How many hours do you plan to study each week? 28

Conclusions Students liked using the technology Class became more fluid and student oriented Students

Conclusions Students liked using the technology Class became more fluid and student oriented Students used the technology outside of class Learning was initiated through the students, not through the instructor 29

Polls and Fieldwork: German Free-time Activities Scavenger Hunt “As a vocabulary building exercise in

Polls and Fieldwork: German Free-time Activities Scavenger Hunt “As a vocabulary building exercise in the chapter on how we spend our free time, I gave the students a list of about 25 verbs. In teams of 4 -5 students, they had 15 minutes to walk around campus and find people engaging in activities from the list. Using their cell phones…… 30

Polls and Fieldwork (Germ. cont. ) Free-time Activities Scavenger Hunt “I put together a

Polls and Fieldwork (Germ. cont. ) Free-time Activities Scavenger Hunt “I put together a list of trivia questions (in German) about famous Germans, such as "What did Goethe write? " or "Who is Joseph Ratzinger? " Each question was set up as a poll with multiple choice answers accessed from the cell phone. . 31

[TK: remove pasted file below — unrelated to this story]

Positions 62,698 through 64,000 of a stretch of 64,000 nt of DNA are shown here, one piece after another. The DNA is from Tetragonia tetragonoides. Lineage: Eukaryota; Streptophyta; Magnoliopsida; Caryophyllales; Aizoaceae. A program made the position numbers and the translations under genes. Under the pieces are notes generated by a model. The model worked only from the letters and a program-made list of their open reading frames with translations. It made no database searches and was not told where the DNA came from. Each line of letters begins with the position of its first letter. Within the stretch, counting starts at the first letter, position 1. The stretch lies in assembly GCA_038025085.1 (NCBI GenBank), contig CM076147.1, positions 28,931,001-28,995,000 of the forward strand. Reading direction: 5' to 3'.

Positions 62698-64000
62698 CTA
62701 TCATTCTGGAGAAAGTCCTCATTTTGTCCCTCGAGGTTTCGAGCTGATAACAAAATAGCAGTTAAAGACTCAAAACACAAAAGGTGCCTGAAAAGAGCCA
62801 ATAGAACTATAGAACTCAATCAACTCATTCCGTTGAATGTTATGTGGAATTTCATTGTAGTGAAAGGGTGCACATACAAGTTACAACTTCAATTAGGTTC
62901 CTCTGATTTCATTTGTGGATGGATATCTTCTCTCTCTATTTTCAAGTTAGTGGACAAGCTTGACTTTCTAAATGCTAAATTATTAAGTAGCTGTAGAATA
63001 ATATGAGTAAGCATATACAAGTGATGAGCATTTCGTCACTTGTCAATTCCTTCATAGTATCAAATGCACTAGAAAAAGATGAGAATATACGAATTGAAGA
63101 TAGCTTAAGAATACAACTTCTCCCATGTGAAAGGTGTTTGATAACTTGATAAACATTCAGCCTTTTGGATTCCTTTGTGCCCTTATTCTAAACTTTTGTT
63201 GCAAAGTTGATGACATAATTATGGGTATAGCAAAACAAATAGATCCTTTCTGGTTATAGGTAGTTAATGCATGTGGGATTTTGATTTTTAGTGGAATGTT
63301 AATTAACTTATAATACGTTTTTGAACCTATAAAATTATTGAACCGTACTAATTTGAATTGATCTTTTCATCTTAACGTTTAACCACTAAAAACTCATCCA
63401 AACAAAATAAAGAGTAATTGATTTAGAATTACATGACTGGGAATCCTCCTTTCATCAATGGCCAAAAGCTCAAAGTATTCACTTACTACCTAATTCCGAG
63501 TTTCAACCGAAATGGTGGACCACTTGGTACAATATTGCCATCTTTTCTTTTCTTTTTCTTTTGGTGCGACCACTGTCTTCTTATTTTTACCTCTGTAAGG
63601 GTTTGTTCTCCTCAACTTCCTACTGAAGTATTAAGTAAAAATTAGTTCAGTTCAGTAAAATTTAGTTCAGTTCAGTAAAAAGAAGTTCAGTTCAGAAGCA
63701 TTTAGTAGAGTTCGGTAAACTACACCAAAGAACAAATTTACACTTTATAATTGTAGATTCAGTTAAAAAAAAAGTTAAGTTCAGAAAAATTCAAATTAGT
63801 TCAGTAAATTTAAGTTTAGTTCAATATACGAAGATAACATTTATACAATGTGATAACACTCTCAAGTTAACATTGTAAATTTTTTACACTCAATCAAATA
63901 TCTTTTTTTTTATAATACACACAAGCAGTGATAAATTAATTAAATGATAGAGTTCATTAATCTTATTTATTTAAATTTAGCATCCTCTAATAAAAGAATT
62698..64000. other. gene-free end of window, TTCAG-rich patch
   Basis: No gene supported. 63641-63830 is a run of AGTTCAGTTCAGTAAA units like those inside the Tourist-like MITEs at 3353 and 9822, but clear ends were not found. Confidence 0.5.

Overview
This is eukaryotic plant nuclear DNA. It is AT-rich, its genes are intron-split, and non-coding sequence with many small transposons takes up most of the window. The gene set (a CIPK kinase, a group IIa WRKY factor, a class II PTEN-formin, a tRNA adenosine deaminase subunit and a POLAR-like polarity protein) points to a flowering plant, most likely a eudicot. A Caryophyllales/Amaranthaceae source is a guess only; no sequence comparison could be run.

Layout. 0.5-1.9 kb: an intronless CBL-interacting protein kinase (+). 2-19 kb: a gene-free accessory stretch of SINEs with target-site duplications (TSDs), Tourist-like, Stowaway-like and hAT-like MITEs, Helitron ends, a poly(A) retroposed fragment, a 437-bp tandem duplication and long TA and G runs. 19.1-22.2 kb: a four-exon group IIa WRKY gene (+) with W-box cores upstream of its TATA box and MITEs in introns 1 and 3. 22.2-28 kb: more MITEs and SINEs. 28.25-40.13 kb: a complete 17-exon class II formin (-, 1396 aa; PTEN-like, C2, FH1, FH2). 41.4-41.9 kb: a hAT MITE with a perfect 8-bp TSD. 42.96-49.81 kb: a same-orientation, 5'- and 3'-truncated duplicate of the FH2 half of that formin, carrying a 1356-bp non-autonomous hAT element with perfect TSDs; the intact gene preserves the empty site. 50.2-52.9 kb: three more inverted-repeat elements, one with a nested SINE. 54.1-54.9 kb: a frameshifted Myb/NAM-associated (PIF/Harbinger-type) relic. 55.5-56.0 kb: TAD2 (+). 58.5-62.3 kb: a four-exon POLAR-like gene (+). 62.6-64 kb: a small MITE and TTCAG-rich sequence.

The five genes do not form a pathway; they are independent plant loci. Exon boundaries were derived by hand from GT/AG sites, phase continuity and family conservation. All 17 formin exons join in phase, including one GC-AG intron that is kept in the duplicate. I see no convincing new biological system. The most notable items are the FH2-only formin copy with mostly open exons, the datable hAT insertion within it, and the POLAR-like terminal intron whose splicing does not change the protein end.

Blogs Fieldwork Activities Introduction to German: Autobiography Constructed, through blog postings, students had to

Blogs Fieldwork Activities Introduction to German: Autobiography Constructed, through blog postings, students had to provide a description of him/herself and daily life (or that of someone you know, or a fictional person, if you wish). The posts will be grounded by a photograph (or photographs) taken from your cell phone. You will then describe the picture in a few short sentences in German 32

Blogs Fieldwork Activities (cont. ) Linguistic Assignment: Gender Differences in Speech “Linguistic research has

Blogs Fieldwork Activities (cont. ) Linguistic Assignment: Gender Differences in Speech “Linguistic research has shown that males and females use formal and informal speech under different circumstances and at different rates. Using your cell phone post your observations on your blog” • Count how many turns the females take. • Count how many turns the males take…. 33

Blogs Fieldwork Activities (cont. ) Urban History Students learning about urban history are studying

Blogs Fieldwork Activities (cont. ) Urban History Students learning about urban history are studying fires as a historical event. Students are required to visit a local fire house and interview a fireman/firewoman and post the highlights of the discussion on their blog page by using their phones. 34